Court dismisses gross negligence claim against teacher and principal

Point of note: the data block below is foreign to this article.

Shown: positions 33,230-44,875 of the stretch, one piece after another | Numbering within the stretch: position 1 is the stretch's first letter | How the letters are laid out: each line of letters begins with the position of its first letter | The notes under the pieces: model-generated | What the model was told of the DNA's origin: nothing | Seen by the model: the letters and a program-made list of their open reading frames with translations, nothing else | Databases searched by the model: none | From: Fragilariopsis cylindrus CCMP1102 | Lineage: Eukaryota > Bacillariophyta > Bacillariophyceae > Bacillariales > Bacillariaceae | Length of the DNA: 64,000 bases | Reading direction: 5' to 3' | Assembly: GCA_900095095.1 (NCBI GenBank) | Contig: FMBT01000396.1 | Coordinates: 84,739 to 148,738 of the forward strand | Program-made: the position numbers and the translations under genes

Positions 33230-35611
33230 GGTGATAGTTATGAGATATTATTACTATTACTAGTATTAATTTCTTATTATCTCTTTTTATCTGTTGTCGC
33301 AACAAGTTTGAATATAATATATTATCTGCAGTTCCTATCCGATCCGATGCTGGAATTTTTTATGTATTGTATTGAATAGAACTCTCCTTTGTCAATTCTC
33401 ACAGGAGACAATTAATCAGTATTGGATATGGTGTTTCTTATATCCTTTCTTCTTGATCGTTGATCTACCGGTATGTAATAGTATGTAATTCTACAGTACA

In 2008, Tristan Parent was a sixth-grader who suffers from a severe condition, osteogenesis imperfecta or "brittle bone disease." He was hurt when a shelf in the computer lab fell and struck him in his wheelchair. His mother sued on his behalf, arguing that the principal and long-term substitute teacher were guilty of gross negligence in allowing Tristan to be unsupervised in the computer lab.The Court of Appeals overturned the lower court's decision and dismissed the claims against the teacher and principal. It noted that under the Individualized Education Plan, Tristan was to be supervised only 4 to 6 hours of the 7 hour school day, and was to exercise some independence in safe circumstances. It reviewed the facts of Tristan's limited unsupervised time in the lab, which included the teacher's instructions to return to his classroom if the lab was unsupervised, and determined that Tristan's mom presented evidence of ordinary negligence, at most. As government actors, the teacher and principal are responsible only for gross negligence.